UN agency announces start of clinical trial for river blindness drug

UN agency announces start of clinical trial for river blindness drug

A patient's eyes being tested at a research centre set up in Liberia for the clinical trial of a new drug for river blindness
The United Nations health agency today announced the launch of a clinical trial in three African countries for a drug that could help eliminate the debilitating illness commonly known as river blindness, which threatens over 100 million people across the continent.

The development of the drug, moxidectin, is being conducted through a collaboration of the Special Programme for Research and Training in Tropical Diseases, which is executed by the World Health Organization (WHO/TDR), and Wyeth Pharmaceuticals.

Moxidectin is being investigated for its potential to kill or sterilize the adult worms of Onchocerca volvulus which cause onchocerciasis – also called river blindness because the blackfly which transmits the disease breeds in fast flowing rivers, and blindness is the most incapacitating symptom of the disease which also causes debilitating skin disease.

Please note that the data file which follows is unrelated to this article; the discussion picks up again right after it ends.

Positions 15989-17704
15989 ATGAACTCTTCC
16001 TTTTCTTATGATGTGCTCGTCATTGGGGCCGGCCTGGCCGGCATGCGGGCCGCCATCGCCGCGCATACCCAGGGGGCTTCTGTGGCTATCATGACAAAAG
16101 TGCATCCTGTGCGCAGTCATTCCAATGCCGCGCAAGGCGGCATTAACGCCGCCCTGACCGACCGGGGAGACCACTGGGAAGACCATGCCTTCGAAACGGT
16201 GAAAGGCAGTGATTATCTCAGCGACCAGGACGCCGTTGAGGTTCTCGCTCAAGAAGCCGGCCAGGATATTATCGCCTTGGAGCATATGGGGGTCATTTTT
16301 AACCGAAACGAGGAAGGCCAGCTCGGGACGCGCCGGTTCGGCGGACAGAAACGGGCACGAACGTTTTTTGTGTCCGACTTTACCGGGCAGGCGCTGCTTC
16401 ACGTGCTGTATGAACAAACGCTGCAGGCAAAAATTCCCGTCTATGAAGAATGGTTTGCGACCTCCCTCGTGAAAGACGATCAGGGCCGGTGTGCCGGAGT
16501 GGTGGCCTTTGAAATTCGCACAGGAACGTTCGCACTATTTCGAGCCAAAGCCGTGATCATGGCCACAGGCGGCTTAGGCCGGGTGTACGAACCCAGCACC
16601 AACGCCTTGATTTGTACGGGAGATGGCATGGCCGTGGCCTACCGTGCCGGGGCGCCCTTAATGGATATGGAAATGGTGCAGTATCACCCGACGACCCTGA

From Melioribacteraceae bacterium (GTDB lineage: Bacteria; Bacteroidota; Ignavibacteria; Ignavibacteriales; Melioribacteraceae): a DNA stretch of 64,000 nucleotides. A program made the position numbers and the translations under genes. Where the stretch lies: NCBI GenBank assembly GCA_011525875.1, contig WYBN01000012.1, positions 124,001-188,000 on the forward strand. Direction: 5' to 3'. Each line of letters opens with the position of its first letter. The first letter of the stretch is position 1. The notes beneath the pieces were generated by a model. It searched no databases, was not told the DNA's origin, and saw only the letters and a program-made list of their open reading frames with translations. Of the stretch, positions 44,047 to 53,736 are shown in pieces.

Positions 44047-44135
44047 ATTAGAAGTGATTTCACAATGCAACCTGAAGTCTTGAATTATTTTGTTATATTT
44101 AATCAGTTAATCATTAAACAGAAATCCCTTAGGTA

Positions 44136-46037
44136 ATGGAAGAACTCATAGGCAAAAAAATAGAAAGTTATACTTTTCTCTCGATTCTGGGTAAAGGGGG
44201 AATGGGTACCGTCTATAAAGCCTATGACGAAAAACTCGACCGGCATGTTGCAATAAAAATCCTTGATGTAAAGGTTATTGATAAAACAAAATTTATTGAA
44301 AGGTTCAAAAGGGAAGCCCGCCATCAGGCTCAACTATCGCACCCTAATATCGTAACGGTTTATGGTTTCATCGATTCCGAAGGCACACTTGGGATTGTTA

Currently, river blindness is controlled by ivermectin, which has contributed to significantly controlling the disease in endemic countries.

But ivermectin kills the O. volvulus larvae and not the adult worms, which means that annual treatments for an extended period of time, at least 11 to 14 years, are required to ensure disease control.

If moxidectin kills not only the larvae but also sterilizes or kills the adult worms, it has the potential to interrupt the disease transmission cycle within around six annual rounds of treatment, according to WHO.

The clinical trial will take place over the next two and a half years and involves 1,500 people at four sites in Ghana, Liberia and the Democratic Republic of the Congo (DRC).